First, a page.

UXPin: For the second time you bring up the point of shifting from print to web, and of course it has a great value and amazing opportunity, right? When it comes to logos or typography.
Chiara Aliotta: It’s also my background, because I started as a print designer. Whatever I knew from print I brought into the web, when notebooks were telling you how to design for the web. Supreme was always my reference. There will always be this duality for me in my work.
UXPin: Speaking of which, I think that design in general changes, obviously the trends are changing, but jobs are changing too. It is said that in about 20 years we’re going to have 70% new jobs and positions that we don’t even know about yet. But of course most of them will be in the development field or engineering. But in our environment and our industry, people are saying the UX designer job is disappearing. Would you agree with that? And if so, or if not, what are the new titles that are going to be trending?
Chiara Aliotta: It’s funny because in 2016, the first company asked exactly the same questions to design leaders. And four years later we are still discussing if the UX designer job is going to die. I think it won’t die as long as we need to create interaction between humans and technology.
It will evolve because technology is evolving, and the words used for this year are specialization and diversification. So if you’re asking for new job profiles that will be listed in 2020, I already wrote a few that could be very interesting.
Chiara Aliotta: So let me recall. One is the drone experience designer. The other one is emotional intelligence experience designer, or human empathy experience designer. As long as technology is going the way of VR and all these new tools that are appearing in our lives, there will be more of a need to create experiences that are close to the way humans actually work, so that we can teach these machines to actually communicate with us.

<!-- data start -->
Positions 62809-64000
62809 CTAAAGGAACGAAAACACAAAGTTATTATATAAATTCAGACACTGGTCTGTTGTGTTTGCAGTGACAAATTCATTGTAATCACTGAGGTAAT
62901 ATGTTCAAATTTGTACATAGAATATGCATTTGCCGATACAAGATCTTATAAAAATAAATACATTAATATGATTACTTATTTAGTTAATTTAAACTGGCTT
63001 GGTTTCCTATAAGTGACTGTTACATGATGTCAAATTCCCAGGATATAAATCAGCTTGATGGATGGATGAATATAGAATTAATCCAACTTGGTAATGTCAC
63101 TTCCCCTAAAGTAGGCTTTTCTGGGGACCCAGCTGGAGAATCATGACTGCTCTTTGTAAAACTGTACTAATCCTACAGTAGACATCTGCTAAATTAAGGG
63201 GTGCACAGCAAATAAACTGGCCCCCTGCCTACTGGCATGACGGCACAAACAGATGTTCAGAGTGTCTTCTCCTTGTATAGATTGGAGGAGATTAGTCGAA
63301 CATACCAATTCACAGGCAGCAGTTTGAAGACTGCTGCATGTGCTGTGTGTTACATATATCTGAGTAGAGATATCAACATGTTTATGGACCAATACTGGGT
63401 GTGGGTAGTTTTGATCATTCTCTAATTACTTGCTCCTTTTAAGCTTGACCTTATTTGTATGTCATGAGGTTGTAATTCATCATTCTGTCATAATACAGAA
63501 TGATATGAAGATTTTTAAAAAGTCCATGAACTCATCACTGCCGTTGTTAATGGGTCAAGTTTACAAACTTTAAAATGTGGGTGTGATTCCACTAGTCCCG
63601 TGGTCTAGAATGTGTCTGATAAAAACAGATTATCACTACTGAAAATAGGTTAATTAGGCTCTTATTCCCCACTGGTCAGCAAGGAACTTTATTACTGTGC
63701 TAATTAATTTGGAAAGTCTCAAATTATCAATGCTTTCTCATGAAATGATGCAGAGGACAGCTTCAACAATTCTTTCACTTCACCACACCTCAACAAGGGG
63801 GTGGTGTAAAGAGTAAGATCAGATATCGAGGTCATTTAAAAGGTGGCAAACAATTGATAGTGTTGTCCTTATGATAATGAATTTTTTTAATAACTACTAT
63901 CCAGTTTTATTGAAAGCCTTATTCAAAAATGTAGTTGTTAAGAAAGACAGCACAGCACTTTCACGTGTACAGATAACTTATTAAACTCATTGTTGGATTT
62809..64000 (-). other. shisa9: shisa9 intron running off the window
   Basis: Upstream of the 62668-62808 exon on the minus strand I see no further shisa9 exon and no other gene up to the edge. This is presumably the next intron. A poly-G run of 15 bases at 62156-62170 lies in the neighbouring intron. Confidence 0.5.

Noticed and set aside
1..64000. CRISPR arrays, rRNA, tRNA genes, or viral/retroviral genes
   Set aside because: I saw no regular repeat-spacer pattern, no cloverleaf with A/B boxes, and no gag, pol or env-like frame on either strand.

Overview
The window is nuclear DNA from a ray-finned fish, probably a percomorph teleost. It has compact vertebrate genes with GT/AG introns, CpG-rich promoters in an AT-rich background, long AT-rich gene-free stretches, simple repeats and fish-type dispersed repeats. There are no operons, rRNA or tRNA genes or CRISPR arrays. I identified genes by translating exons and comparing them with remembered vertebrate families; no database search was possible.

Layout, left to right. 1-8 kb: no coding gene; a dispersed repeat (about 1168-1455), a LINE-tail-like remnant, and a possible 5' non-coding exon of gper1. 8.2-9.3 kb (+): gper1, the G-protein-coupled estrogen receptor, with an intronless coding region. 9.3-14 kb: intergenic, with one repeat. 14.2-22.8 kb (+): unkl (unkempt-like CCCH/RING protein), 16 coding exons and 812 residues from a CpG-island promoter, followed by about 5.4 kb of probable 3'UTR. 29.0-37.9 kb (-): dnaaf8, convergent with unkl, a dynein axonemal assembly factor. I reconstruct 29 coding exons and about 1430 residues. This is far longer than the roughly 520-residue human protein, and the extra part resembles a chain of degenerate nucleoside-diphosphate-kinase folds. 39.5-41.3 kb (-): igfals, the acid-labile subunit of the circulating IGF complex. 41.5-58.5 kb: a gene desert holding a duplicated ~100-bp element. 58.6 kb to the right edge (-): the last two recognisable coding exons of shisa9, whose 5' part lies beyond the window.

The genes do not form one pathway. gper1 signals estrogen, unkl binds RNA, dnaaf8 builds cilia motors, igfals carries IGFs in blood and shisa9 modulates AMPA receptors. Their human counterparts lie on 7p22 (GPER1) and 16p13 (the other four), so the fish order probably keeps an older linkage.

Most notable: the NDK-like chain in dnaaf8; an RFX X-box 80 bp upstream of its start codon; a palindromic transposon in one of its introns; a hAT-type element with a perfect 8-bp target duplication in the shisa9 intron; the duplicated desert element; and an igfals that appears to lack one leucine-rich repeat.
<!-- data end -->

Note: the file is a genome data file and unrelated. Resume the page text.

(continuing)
UXPin: Yes, exactly. I agree with you that UX designers are not going to be needed. They just need to specialize, right? And maybe specialize to the technology that they work with.
Chiara Aliotta: They work with, yes.
UXPin: So my next question to you would be, what is your favorite emerging trend in your field of design in 2020?
Chiara Aliotta: As a brand designer with a focus on branding, what I see right now is how brands are getting more involved in the real world we live in. And how the stories they tell us are more real and tangible. Brands that are getting involved in new trends like global warming, gender equality, sustainability, and so on, will be even stronger this year. And what I like is that these brands are trying not to be meaningful just for you or me as individuals, but they’re trying to be meaningful for communities, and be more powerful. They are starting to understand they have power and that their message is going to be strong enough to dictate change. I like that this is happening this year, and I hope they will invest even more funds to support the causes they believe in. This is going be a very interesting year in that sense. We’re going to have a lot of interesting brands getting involved and making their voices heard.
UXPin: Yes, exactly. Technology is developing and that is the reason why we need brands to be more human. That’s why you have to have a story – not just for the sake of the story, but for the people who engage with your brand.
Chiara Aliotta: Exactly, yes. I agree. True connections.
UXPin: So my last question to you would be, what are your professional goals for 2020?
Chiara Aliotta: A few days ago I finished writing a very long list of solutions, which I’m not going to share with you because time is short, but I’m going to share just one. I hope that behind every prediction that I just gave to you, I will be able to actually face the unpredictable with creativity and use my creativity to beat the odds. That’s my solution.
UXPin: Yes, creativity is like the evergreen trend, isn’t it?
Chiara Aliotta: Yes, it is.
UXPin: Thank you very much, Chiara, for joining us.